The “volatile chemicals” were found in the leaves of six species of Garcinia that were studied for the first time- Garcinia assamica, G arcinia dulcis, G arcinia lanceifolia, G arcinia morella, G arcinia pedunculata and G arcinia xanthochymus.
Chemicals in certain plants of the northeast are bad for herbivores but could be good for humans, says a new botanical study.
The “volatile chemicals” were found in the leaves of six species of Garcinia that were studied for the first time. These species are Garcinia assamica, Garcinia dulcis, Garcinia lanceifolia, Garcinia morella, Garcinia pedunculata and Garcinia xanthochymus.
The study by four plant specialists, including Assam Forest Department officer Jatindra Sarma, has been published in the latest issue of the US-based Natural Product Research.
The other researchers are Lekshmi N. Menon and K.B. Rameshkumar of Thiruvananthapuram’s Jawaharlal Nehru Tropical Botanic Garden and Research Institute and P.S. Shameer of Indian Council of Agricultural Research’s Central Tobacco Research Station in Dindigul.
The genus Garcinia with some 250 species of trees and shrubs is distributed in southeast Asia, the Indian subcontinent and tropical Africa. The Indian subcontinent has 44 of this species, with the northeast hosting 19 of them.
Of these, Garcinia assamica is a newly discovered species. Only a few trees were recorded from areas near western Assam’s Manas National Park.
“We identified 64 volatile compounds from the essential oils obtained by hydro-distillation from the six Garcinia species. The major compounds were (E)-caryophyllene, a-copaene and b-selinene,” Mr. Sarma told The Hindu.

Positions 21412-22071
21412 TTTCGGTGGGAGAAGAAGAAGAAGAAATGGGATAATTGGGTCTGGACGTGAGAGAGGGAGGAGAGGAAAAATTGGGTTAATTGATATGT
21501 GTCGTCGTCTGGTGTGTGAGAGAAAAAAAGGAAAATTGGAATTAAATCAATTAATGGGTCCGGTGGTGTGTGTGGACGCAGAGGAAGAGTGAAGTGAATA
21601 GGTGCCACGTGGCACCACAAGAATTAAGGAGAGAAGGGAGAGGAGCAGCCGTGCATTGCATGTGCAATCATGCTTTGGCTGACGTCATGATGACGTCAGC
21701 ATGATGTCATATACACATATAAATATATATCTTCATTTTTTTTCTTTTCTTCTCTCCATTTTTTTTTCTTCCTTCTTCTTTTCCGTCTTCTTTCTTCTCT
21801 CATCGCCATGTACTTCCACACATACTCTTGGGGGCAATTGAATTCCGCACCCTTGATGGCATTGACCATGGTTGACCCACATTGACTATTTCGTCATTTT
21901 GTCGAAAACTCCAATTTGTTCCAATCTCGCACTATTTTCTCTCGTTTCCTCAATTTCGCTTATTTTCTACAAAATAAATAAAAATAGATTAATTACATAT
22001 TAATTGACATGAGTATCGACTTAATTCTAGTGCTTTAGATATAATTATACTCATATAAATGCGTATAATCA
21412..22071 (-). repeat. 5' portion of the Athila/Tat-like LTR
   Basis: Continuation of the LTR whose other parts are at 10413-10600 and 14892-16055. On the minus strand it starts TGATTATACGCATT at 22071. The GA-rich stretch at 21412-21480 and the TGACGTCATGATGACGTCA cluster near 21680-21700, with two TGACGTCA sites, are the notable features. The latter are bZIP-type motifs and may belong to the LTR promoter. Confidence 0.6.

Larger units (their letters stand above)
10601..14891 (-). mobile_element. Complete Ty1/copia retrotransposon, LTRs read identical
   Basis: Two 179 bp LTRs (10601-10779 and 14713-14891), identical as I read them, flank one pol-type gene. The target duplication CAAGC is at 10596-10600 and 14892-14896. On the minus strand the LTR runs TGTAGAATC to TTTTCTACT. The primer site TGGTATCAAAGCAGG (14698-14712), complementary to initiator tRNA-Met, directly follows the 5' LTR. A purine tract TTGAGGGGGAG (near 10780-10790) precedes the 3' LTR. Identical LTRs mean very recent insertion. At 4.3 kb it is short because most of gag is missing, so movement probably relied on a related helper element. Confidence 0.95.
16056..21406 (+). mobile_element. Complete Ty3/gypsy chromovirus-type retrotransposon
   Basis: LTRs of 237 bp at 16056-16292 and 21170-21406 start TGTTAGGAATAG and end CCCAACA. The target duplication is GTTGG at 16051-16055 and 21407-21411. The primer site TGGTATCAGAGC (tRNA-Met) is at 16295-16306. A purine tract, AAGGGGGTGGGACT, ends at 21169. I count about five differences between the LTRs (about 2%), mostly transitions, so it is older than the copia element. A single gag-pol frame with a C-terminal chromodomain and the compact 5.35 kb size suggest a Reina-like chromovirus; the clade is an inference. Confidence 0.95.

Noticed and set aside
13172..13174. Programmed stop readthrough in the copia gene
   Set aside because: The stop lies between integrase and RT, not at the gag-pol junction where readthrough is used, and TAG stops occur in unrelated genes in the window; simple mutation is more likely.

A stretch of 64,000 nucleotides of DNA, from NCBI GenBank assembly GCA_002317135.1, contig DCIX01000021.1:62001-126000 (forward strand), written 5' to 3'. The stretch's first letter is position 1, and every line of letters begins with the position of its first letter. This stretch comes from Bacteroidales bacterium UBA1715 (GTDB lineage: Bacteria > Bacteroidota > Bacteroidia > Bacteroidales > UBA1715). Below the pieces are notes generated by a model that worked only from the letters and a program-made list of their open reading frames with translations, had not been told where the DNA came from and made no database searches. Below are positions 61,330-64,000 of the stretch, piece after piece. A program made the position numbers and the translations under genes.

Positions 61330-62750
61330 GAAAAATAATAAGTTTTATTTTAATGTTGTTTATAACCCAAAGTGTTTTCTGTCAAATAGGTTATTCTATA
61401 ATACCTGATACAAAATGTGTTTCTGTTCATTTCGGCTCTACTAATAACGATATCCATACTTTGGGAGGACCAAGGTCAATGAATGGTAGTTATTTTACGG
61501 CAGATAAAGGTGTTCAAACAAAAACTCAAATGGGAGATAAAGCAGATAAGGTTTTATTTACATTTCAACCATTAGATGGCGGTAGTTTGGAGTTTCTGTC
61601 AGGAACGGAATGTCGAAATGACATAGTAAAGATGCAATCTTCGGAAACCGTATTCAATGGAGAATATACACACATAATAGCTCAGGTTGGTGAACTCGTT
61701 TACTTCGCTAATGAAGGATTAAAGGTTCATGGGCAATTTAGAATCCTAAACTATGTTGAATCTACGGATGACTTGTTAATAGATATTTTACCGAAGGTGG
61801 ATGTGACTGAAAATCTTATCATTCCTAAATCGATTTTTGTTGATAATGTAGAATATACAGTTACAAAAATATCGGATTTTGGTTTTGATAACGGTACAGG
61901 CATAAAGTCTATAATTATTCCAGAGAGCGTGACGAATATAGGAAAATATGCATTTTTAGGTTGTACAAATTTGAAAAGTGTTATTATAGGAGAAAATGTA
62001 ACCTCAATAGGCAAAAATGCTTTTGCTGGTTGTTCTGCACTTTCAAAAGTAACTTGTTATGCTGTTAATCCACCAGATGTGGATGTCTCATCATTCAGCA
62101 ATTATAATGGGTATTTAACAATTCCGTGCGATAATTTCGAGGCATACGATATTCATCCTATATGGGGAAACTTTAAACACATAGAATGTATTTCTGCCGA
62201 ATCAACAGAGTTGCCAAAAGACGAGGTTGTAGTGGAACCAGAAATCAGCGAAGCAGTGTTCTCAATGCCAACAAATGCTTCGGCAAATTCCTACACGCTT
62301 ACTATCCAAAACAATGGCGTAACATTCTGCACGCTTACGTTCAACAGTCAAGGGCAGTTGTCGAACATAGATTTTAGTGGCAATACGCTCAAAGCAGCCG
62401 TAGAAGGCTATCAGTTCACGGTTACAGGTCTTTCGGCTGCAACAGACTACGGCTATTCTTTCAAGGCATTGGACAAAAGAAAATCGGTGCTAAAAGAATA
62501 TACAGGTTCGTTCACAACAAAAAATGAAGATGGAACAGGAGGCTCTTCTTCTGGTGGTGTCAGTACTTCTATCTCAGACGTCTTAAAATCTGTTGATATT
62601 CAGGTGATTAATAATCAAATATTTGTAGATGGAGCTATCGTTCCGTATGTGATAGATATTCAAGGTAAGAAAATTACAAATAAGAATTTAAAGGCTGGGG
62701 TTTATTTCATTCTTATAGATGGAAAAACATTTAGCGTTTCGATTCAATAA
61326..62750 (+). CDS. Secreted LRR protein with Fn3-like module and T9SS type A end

The compositions of North East Garcinia species were compared with those of the Western Ghats species. The former were found to have (E)-caryophyllene as the major chemical compound found to retard the growth of other plants in the vicinity and repulse herbivore attacks.
“This compound possesses anti-inflammatory, anti-carcinogenic, anti-fibrotic, anxiolytic, anaesthetic, anti-cancer, antioxidant, antimicrobial and other biological activities that can be studied further for medicinal use,” Mr. Sarma said.
Earlier studies across the world had established the genus Garcinia as a source of therapeutically active substances and possessing essential oils exhibiting antioxidant and anti-inflammatory properties.
Oils rich in a-copaene compounds from the north-eastern Garcinia species were also found to have human-friendly properties similar to (E)-caryophyllene.
“Given their tremendous health benefits, nurseries are now raising different species of Garcinia as a commercial crop. The fruit of this plant has been used traditionally in Assam for controlling dysentery and diarrhoea. It has the potential for marketing as an anti-obesity agent,” Mr. Sarma said.
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